The Jaguars have both of their starting guards from the previous four seasons entering free agency this offseason in Andrew Norwell and A.J. Cann. Meanwhile, 2020 draft pick Ben Bartch had an up-and-down 2021 season that made it tougher to consider him in a starting role next season. Scherff is an ideal starting guard due to his balance as a run-blocker and pass-protector, even if he has faced injuries in recent seasons. 

Mike Williams, meanwhile, seems like an ideal fit for Trevor Lawrence's skill set, even if he isn't the speedy deep threat the Jaguars offense is truly missing. Williams plays with a true "my ball" mindset that shows up over and over again each week. Simply get the ball near him, and he comes down with it. Lawrence can work with that, just as Justin Herbert has. 

I think Haason Reddick is a bit of a wild card due to the fact that he won't fit every scheme, but he is an explosive and play-making edge rusher for a defense that doesn't have much explosiveness or play-making at the edge rusher position. 

Q: If Leftwich is hired, what do you think the GM situation is?

A: I think he would bring in his own general manager. I am not entirely sure on who his choices would be, though there are a number of candidates both in Arizona and Tampa Bay who make sense. Some guys whose names I would watch: Cardinals Director of Player Personnel Dru Grigson, Cardinals Vice President of Player Personnel Adrian Wilson, Tampa Bay Director of Football Operations Shelton Quarles, and Tampa Bay Director of College Scouting Mike Biehl.

Q: How likely is it that DJ Chark re-signs?

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A: I would put it close to 50/50. There are plenty of reasons for the Jaguars to want DJ Chark back despite his injuries and disappointing production over the last two years. Namely the fact that he has proven he can be a lethal deep threat and vertical speed option for a Jaguars' team that doesn't currently have many options in that regard. 

With that said, Chark likely could find a better deal on the open market than he would in Jacksonville, and it would give him a new change of scenery after several down years by the franchise. Say Green Bay or the Chargers make Chark an offer similar to Jacksonville's -- what reason is there for Chark to not take it?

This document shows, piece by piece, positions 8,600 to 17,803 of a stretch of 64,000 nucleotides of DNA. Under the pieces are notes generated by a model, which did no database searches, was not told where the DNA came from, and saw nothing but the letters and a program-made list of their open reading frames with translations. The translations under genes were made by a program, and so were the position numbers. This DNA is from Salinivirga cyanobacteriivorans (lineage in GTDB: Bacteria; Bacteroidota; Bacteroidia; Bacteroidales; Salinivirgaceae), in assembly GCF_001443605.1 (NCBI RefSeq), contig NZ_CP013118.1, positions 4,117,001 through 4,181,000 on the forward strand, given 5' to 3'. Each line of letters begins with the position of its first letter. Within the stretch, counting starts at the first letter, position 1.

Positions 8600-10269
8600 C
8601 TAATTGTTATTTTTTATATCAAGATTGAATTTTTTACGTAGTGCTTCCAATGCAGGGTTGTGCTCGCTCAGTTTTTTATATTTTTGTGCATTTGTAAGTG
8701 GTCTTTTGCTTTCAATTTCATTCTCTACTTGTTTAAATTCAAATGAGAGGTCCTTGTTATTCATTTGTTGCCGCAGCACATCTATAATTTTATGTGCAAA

Q: At this point, if it’s not Leftwich, I think a lot of us will be upset. But let’s say it’s not him, does the playoff game from Kellen Moore change your opinion of him?

A: I don't think so, but that is also because I am a firm believer in trusting sample sizes. Kellen Moore's several years of successful play-calling for Cowboys' offense isn't erased by one bad game against the 49ers. With that said, there were some concerning tendencies that Moore's offenses have displayed in the past. They funnel everything to the middle of the field and ask for Dak Prescott to largely put the offense on his shoulders, rarely giving him easy throws and scheming things up for him like other top coordinators do. He is still a good coach, but there are red flags that existed before last weekend that showed up again.

Q: What do you think Trevor's number one offseason training priority should be?

A: Simply working on his touch, especially in the red-zone. I thought Lawrence did the little things well in 2021 and you can walk away from the season pleased with his mechanics, pocket movement, and ability to read defenses. But if there is one thing Lawrence struggled mightily with as a rookie, it was his touch and overall velocity control. Lawrence simply tried to rocket passes into his desired targets far too often in 2021, often overthrowing receivers in condensed spaces because he gave them a fastball instead of a throw over the top with touch. I do believe this is a fixable issue, however, and don't think it is something that is going to keep him from taking a next step. 

Q: What was your top highlight of the season, and what was your lowlight? 5 years from now, how will we remember the 2021 season?

A: The lowlight was the Urban Meyer incident following the Bengals game and the James Robinson fiasco. The highlight? I will go with the win in London against the Dolphins because it snapped the worst losing streak in franchise history and in the life of every single player on the roster. Considering the Jaguars were 0-5 entering that game, things could have somehow gotten even worse if they didn't squeak that win out.